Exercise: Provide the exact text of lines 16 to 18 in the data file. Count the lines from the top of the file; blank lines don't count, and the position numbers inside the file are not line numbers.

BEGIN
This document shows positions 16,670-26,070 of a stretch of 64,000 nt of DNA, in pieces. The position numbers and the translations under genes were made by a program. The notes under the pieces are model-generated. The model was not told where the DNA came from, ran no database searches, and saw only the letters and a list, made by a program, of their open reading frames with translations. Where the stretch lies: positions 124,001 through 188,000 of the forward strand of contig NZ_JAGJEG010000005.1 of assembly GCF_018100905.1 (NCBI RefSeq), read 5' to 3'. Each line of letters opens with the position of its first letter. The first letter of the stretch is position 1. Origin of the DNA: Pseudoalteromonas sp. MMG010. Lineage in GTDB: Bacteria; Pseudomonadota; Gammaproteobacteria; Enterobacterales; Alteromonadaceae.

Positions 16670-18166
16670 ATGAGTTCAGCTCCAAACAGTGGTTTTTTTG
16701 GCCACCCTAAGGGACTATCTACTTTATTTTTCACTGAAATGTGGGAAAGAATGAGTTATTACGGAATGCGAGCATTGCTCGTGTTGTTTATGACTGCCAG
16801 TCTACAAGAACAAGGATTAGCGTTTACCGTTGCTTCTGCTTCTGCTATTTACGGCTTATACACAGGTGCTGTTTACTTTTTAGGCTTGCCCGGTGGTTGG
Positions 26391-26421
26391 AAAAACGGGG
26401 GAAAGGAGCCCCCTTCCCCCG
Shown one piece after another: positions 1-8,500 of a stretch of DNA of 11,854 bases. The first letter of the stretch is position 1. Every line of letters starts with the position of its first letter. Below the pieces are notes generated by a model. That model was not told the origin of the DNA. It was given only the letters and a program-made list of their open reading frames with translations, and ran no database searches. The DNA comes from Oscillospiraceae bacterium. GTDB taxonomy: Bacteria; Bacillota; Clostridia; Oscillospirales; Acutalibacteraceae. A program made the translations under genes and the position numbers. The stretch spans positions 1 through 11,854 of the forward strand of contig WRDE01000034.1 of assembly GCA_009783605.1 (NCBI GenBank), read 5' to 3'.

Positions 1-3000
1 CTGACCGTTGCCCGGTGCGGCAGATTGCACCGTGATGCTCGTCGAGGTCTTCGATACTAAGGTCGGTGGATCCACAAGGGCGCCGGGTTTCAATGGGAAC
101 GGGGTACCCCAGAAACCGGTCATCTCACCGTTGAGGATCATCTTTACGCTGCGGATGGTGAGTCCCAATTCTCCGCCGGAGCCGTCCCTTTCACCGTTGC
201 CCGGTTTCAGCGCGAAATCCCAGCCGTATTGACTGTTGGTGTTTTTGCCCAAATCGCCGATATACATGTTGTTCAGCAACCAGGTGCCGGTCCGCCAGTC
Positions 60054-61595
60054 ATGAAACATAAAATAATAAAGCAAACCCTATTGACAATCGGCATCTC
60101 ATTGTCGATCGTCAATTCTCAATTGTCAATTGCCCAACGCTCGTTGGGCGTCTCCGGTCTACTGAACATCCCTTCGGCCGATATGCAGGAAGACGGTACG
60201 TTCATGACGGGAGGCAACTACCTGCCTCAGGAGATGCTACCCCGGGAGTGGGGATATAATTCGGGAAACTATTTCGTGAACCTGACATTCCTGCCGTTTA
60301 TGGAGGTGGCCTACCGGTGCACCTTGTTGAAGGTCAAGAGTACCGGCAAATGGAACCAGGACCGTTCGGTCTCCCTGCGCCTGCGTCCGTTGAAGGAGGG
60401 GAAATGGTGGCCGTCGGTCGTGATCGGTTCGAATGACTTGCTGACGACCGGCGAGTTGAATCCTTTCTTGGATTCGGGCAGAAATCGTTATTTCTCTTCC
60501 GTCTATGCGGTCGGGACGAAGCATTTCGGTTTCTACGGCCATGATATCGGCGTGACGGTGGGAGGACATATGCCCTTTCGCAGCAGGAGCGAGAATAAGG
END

60101 ATTGTCGATCGTCAATTCTCAATTGTCAATTGCCCAACGCTCGTTGGGCGTCTCCGGTCTACTGAACATCCCTTCGGCCGATATGCAGGAAGACGGTACG
60201 TTCATGACGGGAGGCAACTACCTGCCTCAGGAGATGCTACCCCGGGAGTGGGGATATAATTCGGGAAACTATTTCGTGAACCTGACATTCCTGCCGTTTA
60301 TGGAGGTGGCCTACCGGTGCACCTTGTTGAAGGTCAAGAGTACCGGCAAATGGAACCAGGACCGTTCGGTCTCCCTGCGCCTGCGTCCGTTGAAGGAGGG